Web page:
21 Oct Report on work-related illnesses
The ESRI has published new research which identifies workers who are most at risk of developing the two most common types of work-related illness: work-related stress, anxiety and depression (SAD) and work-related musculoskeletal disorders (MSD). In Ireland, MSD and SAD account for 50 per cent and 18 per cent of work-related illnesses respectively.
The report is based on the results from the Quarterly National Household Survey for the years 2002-2013.
MSD and SAD in Ireland
- Work-related MSD affects different parts of the body that are used for body movement, for example, the skeleton, muscles, tendons and ligaments.
- Work-related stress is defined by the WHO as “the response people may have when presented with work demands and pressures that are not matched to their knowledge and abilities and which challenge their ability to cope”. Depression and anxiety are distinct psychiatric disorders with defined diagnostic criteria.
- In 2013, an estimated 55,000 workers in Ireland suffered from a work-related illness, resulting in the loss of 790,000 days of work.
- The research measured the number of days absent for the most recent illness reported by workers in a 12‐month reference period. The average length of absence was 15.9 days for MSD and 17 days for SAD. Both involve longer absences than the average for all other types of work‐related illnesses (12.8 days).
- The rates of both illnesses, especially MSD, increased during the economic boom years and decreased during the recession (controlling for the composition and size of the work force).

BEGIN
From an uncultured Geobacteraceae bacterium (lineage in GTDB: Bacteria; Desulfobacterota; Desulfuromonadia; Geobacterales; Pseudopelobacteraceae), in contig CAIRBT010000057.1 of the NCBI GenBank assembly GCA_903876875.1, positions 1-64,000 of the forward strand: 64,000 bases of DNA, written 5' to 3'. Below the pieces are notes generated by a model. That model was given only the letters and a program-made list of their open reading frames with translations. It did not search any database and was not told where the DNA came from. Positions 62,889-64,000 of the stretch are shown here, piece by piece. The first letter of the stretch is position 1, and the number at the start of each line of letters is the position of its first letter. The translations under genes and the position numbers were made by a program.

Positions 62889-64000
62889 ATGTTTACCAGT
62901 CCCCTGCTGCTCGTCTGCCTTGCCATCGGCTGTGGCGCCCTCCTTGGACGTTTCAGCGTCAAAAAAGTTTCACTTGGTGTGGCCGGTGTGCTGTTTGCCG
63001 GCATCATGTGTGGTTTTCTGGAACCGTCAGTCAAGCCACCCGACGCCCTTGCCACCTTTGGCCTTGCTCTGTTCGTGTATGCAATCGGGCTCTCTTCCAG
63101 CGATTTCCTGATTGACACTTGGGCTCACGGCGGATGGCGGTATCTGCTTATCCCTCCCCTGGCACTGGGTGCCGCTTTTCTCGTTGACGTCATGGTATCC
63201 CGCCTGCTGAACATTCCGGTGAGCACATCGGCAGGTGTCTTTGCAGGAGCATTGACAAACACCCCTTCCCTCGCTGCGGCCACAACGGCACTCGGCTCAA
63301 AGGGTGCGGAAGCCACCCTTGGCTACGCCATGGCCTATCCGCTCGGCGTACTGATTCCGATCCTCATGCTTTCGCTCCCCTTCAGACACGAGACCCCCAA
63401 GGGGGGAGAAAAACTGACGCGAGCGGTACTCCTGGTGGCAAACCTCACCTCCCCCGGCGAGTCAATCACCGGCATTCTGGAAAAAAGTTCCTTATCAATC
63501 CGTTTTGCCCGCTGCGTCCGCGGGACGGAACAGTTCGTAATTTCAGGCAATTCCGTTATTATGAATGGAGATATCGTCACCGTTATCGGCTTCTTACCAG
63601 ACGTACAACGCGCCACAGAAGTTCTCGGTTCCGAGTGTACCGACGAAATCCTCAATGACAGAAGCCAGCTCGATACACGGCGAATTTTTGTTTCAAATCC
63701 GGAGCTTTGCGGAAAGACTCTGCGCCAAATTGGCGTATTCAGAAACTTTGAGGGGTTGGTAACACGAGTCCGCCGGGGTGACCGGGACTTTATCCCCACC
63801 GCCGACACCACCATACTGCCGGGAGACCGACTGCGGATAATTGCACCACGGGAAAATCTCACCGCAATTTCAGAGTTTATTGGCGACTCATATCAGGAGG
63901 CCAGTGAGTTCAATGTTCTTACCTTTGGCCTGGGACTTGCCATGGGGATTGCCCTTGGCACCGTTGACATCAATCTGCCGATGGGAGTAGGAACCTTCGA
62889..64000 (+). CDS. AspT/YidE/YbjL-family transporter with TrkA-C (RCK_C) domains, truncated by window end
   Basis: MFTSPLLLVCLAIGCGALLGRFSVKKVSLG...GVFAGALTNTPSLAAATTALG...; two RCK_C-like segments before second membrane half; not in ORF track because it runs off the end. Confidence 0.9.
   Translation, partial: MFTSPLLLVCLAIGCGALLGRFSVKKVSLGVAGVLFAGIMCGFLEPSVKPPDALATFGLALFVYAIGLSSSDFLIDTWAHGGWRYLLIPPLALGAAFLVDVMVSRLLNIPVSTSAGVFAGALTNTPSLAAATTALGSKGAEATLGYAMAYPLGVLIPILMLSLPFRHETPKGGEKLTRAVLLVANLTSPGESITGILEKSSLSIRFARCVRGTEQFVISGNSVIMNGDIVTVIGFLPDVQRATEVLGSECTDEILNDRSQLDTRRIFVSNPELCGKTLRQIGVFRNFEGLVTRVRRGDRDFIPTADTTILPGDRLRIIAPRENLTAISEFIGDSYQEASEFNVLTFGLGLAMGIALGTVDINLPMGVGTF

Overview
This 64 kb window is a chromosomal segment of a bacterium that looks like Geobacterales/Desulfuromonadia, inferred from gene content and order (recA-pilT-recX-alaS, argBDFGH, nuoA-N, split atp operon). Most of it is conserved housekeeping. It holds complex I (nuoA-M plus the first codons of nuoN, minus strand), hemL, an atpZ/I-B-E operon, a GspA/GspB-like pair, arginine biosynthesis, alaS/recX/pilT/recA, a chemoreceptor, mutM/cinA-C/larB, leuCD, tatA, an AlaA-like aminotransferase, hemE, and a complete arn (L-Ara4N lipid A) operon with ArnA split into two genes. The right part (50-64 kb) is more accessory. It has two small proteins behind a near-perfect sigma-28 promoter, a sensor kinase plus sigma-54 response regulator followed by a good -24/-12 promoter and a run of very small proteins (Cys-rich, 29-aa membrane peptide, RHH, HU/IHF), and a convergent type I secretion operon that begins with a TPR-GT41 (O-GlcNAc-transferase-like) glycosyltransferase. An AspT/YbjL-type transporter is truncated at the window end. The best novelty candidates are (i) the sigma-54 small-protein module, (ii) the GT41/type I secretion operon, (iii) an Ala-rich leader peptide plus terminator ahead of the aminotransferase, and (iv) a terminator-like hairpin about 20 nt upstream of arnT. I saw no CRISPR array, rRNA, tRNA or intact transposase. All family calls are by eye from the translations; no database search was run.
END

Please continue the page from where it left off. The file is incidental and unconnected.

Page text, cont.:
Key Statistics associated with SAD
- Women have a higher risk of SAD illnesses, with 5.8 per 1,000 female workers experiencing this type of illness compared to 4.0 per 1,000 male workers.
- The risk of SAD illness is highest for workers in the education sector, followed by those in health, public administration, transport and “other services”, which includes finance, information and communications.
- Workers in the agriculture, construction and industry sectors have the lowest risk of SAD (less than 3 per 1,000 workers).
- The self-employed have a lower risk of SAD illnesses than employees.
- There is a greater risk of SAD illness for those working long weekly hours. Those working over 50 hours are three times more likely to experience SAD than those working less than 30 hours.
- Shift workers have a greater risk of SAD.
- New recruits have a higher risk of SAD per month worked.
Key statistics associated with MSD
- The research found no gender difference for the risk of MSD after factors such as sector and work conditions (e.g. hours) have been accounted for.
- Workers aged 35 to 64 years have the highest risk of MSD and are 2.5 times more likely to experience such illnesses than workers aged less than 25 years.
- The risk of MSD is greatest for workers in the construction, agriculture and health services sectors. The risk is lowest for workers in the education sector and in “other services”, which includes finance, information and communications among others.
- Shift workers and night workers have a greater risk of MSD.
- New recruits face a greater risk of MSD per month worked compared to more experienced workers.
- The risk of MSDs was lower in years with a high health and safety inspection rate.